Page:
The repetition of initial consonant sounds, such as "Peter Piper picked a peck of pickled peppers."
A reference contained in a work.
The presentation of two contrasting images.
Harsh and discordant sounds in a line or passage in a literary work.
A fanciful expression, usually in the form of an extended metaphor or surprising analogy between seemingly dissimilar objects.
Words describe things that exist and can be experienced through the senses. Abstractions and figurative langauge are rendered understandable and specific through concrete examples.
The process of moving from a general rule to a specific example.
Involves placing a word first in a general class and then adding distinguishing features that set it apart from other members of that class: "A Dalmatian is a breed of dog (general class) with a white, short-haired coat and dark spots (distinguishing feature)."
Refers to language that describes concepts rather than concrete images.
A comparison made directly using the word "is" ; for example: Life is a river.
A comparison that is not overt or direct. For example: The river of life.
A comparison that continues throughout the text and is fully developed. Allegory, is an example of this type of metaphor.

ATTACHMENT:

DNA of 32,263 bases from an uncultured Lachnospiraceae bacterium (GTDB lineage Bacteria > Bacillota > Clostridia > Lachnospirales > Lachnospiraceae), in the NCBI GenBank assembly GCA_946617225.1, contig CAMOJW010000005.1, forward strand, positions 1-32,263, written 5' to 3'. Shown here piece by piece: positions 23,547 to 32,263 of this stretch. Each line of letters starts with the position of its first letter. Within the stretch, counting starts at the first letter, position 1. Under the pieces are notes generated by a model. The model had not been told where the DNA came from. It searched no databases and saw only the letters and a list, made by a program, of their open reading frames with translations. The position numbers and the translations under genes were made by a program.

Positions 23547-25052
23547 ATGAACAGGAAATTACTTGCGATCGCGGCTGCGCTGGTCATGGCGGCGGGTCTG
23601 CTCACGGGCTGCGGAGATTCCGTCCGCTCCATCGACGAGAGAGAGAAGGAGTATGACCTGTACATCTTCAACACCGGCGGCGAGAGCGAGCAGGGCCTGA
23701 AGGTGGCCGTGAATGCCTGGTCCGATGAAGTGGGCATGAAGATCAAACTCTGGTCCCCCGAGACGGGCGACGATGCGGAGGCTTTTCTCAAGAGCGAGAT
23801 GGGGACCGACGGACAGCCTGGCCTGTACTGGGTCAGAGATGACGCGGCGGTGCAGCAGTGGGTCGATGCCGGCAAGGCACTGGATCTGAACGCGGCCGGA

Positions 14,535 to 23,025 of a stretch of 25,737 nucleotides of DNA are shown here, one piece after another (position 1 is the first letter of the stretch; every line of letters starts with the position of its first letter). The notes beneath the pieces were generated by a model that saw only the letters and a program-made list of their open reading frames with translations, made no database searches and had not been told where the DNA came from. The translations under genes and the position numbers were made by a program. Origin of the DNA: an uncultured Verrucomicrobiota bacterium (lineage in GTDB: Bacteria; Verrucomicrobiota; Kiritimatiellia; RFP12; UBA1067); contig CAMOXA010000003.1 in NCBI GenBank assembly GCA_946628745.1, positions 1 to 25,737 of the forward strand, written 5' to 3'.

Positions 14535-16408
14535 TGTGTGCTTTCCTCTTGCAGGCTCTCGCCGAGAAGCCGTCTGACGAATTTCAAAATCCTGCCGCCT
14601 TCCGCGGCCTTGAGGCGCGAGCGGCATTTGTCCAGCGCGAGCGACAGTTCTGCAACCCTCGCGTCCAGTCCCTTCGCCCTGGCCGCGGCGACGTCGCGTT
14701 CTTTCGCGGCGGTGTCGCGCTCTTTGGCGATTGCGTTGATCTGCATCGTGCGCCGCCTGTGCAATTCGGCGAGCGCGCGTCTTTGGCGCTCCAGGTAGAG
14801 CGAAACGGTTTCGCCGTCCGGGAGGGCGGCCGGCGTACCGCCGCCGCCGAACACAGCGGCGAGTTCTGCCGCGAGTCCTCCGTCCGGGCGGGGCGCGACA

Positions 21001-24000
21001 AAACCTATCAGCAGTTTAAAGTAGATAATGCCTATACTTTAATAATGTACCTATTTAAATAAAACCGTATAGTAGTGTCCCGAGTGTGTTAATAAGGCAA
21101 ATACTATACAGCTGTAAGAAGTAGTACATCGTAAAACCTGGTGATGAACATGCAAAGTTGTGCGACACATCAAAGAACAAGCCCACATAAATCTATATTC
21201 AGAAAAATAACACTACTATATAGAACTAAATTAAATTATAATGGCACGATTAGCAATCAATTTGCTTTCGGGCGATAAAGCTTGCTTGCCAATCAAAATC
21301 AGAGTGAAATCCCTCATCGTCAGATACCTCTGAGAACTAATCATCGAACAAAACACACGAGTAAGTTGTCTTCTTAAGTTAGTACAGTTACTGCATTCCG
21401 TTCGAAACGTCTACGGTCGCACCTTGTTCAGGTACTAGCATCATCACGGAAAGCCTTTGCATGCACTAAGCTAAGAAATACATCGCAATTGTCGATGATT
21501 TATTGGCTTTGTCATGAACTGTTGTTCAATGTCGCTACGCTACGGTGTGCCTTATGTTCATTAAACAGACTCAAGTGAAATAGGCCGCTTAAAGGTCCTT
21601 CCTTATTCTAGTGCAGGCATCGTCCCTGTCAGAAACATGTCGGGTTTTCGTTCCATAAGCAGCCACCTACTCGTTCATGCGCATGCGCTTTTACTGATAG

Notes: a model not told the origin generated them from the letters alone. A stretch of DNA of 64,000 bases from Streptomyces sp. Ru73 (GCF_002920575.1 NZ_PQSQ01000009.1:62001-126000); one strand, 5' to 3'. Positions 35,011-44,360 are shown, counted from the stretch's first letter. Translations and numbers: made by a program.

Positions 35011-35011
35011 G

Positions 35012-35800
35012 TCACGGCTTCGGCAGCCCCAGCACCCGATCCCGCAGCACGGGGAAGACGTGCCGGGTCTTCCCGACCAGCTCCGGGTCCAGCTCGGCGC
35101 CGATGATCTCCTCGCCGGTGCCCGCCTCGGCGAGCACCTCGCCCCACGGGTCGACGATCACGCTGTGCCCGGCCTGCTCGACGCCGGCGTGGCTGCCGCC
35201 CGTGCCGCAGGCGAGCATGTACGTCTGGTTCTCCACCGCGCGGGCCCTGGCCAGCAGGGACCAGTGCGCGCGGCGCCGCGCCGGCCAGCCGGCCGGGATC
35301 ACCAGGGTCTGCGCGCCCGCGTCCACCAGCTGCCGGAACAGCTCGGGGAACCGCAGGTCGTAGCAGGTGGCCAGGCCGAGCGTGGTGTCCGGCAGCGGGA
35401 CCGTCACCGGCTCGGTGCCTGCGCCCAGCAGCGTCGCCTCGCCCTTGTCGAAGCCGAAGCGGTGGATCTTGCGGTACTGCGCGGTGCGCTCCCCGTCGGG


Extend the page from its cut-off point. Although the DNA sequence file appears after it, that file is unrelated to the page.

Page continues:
A metaphor in which one word or phrase is substituted for another with which it is closely associated. For example, "crown" for "royalty".
Pacing two elements side by side to present a comparison or contrast. Realted to syntax, in addition to figurative language.
Rpetition of vowel sounds or "internal rhyme".
The repetition of consonants (or consonant patterns) especially at the ends of words, but also in the middle.
A comparison using like or as.
A recurring theme, subject or idea.
Language that appeals to the senses - auditory, tactile, olfactory, gustatory, kinesthetic, organic.
Any word or phrase applied to a person or thing to describe an actual or attributed quality. For example, "Grey eyed Athena" (Homer).